Intonation is about how we say things, rather than what we say. It can make a difference between a question, statement, or comment. Here are some examples of rising tone in questions and statements for practice.
- Are you SCARED?
- Is this YOURS?
- Where are you FROM?
- She is ten years OLD.
- He does not have a CAR.
- I have not read this BOOK.
These are some examples of falling tone in statements and questions.
- This is the end of the news.
- Stop talking.
- Nice to meet you.
- Dad wants to change his car.
- You live in Spain, don’t you?
- The film was horrible, wasn’t it?
Nowadays there are so many resources online for practice. Here are some useful interactive websites where you can practice individual sounds, stress, and connected speech on your own.
It is very important to expose yourself to a world of authentic English speech.
- Watch English movies, news, and other programmes in English.
- Listen to the radio while driving or working.
- Listen to native and international speakers on social media and YouTube discuss issues and debates.
- You should make a note of stress, intonation, correct pronunciation, and rate of speech for example.
- Speaking is a skill like cycling or driving. To improve your speaking, you must start speaking the language.
- You could identify friends, family, or your colleagues with whom you can practice daily for a few hours at least.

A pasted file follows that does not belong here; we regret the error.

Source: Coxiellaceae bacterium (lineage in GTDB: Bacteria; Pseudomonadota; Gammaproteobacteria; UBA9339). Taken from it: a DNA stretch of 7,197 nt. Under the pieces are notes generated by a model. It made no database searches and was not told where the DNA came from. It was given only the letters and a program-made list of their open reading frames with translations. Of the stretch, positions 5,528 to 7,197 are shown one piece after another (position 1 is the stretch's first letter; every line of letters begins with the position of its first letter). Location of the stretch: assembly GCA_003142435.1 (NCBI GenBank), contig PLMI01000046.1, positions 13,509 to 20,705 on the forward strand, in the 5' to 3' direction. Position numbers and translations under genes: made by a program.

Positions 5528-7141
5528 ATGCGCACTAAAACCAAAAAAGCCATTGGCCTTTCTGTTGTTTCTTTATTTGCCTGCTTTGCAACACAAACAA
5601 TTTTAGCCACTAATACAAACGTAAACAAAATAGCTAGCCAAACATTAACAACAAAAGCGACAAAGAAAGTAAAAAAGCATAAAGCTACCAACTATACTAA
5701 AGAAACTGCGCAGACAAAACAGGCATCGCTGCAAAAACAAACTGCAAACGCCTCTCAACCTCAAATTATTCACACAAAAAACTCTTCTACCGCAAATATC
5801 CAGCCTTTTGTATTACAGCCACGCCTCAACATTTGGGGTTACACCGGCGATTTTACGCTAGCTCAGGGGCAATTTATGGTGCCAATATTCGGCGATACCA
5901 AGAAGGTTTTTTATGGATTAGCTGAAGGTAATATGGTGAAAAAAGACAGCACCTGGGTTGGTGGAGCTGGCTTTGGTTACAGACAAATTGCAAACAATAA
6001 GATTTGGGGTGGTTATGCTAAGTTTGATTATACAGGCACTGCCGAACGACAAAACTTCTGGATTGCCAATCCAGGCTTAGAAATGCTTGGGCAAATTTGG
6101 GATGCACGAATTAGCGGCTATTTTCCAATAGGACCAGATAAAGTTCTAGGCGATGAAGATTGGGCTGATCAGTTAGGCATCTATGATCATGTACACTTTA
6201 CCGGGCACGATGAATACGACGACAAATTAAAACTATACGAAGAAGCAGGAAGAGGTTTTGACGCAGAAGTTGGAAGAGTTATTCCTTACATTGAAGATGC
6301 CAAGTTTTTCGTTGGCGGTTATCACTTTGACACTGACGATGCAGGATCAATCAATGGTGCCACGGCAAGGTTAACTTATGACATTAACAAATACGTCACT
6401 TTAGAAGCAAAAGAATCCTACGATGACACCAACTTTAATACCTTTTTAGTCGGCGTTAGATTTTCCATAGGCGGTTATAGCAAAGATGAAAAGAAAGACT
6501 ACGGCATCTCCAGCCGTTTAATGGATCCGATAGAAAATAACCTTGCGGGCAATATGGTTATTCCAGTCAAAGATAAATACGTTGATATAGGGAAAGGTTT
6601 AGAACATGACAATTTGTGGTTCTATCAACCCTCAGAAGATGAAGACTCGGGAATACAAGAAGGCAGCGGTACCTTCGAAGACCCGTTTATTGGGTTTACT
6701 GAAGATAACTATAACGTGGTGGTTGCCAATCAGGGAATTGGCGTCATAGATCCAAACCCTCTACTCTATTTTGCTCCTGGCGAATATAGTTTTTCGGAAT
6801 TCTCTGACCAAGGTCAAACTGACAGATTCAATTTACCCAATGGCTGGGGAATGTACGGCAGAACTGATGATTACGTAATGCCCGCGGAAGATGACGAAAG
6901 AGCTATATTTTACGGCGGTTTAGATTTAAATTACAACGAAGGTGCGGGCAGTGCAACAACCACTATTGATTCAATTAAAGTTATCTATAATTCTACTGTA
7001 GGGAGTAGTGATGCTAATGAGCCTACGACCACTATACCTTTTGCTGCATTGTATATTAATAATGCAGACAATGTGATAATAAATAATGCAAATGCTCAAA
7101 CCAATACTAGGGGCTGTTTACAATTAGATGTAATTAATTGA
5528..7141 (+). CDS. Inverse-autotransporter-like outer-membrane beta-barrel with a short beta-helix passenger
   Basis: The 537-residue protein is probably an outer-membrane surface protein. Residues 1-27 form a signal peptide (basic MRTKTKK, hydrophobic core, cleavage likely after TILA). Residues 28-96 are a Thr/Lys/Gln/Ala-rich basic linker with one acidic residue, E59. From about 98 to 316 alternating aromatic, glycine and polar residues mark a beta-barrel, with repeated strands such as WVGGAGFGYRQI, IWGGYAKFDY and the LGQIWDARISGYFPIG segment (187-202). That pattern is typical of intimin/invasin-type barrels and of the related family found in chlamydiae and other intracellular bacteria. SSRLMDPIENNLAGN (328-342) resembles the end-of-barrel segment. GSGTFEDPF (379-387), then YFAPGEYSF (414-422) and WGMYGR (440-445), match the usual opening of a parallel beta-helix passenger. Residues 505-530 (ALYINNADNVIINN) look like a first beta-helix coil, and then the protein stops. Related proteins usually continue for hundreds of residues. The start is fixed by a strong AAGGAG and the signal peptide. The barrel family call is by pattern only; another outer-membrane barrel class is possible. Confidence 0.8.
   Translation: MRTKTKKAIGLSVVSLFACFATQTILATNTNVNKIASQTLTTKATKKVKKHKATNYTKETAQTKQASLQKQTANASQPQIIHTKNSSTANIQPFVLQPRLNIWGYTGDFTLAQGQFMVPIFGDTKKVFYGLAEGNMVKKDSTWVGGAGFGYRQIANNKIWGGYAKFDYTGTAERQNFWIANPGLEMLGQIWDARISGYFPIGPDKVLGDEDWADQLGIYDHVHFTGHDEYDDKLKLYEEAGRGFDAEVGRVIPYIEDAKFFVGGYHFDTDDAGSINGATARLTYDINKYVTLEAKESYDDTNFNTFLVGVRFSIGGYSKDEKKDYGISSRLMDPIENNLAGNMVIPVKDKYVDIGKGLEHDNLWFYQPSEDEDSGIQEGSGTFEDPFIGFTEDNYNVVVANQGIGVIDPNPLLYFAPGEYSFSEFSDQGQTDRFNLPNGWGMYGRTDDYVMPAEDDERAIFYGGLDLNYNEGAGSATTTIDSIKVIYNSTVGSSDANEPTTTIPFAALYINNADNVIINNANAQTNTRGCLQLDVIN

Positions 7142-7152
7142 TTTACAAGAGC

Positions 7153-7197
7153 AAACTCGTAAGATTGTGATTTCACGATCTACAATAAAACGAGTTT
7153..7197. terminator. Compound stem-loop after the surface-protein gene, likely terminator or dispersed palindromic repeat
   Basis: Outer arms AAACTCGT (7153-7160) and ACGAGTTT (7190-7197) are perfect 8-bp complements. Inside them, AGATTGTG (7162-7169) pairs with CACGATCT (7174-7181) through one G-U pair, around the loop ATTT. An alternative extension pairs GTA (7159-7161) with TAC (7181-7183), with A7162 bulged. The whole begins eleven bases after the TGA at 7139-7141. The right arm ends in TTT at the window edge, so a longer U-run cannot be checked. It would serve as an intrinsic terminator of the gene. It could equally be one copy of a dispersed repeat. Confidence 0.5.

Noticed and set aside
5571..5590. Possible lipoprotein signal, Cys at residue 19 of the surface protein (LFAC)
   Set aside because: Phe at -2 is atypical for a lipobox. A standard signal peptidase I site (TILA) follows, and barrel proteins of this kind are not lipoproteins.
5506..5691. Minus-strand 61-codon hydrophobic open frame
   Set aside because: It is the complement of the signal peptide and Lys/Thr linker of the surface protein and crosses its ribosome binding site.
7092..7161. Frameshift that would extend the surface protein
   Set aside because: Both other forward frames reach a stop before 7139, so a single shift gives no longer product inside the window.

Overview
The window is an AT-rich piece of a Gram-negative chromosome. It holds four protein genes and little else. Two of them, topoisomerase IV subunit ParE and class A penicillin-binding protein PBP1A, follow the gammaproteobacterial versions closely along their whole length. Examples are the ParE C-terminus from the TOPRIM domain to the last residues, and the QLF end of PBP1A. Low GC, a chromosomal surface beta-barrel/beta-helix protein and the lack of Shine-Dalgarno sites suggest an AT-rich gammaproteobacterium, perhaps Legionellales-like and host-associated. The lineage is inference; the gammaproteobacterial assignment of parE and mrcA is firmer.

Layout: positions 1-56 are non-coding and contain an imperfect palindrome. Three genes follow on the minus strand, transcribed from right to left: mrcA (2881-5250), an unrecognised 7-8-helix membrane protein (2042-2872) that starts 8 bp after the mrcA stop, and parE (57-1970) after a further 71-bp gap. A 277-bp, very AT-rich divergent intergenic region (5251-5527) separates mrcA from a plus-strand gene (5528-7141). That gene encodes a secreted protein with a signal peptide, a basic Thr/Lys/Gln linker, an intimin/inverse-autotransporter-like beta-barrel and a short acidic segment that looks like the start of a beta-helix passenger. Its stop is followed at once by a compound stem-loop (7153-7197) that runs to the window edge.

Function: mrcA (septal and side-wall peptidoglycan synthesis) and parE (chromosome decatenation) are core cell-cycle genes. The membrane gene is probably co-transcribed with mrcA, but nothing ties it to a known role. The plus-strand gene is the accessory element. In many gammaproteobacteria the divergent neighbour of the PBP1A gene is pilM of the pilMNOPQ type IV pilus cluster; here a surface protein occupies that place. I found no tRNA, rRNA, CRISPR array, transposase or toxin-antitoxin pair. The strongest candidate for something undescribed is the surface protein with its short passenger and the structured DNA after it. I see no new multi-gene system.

- You could also join Facebook groups on learning English or make international friends on social media and talk to them.
- Another way is to practice speaking on everyday topics for one to two minutes and record yourself. Listen and notice your own mistakes and self-correct.
- You could also take the help of an English teacher who would help you to correct your mistakes. You could practice by simply reading a passage out loud for pronunciation.
- Even repeating lines from a TV show can help to improve your pronunciation.
- You can practice in front of a mirror too.
- You should always use or refer to an online dictionary like the Cambridge English Dictionary for the correct spelling, meaning usage, and pronunciation of a new word.
Next, you should work on organising your thoughts before you speak. It is also a very important aspect of sounding fluent and coherent. These are two important traits of a good speaker of English. So, practice speaking in a flow without unnatural pauses, hesitations, false starts, and retracting. Before you talk, you should systematically organise your thoughts and ideas and then frame the sentences so that you are understood easily. You should think of all aspects of the topic and make a mental map of your speech. Then organise your thoughts sequentially so that your thoughts are interconnected, meaningful, and clear. You might like to take the help of mind maps online or simply organise your thoughts on a piece of paper.
Remember languages are learnt through exposure and practice. All it requires is a little effort on your part and you will be able to do well. The online resources available these days are of immense help. Do practice. It may seem difficult and a bit challenging at first, but you will get the right sounds in just a few days.
All the best for your IELTS Speaking Test!
Click here to book your IELTS with the British Council.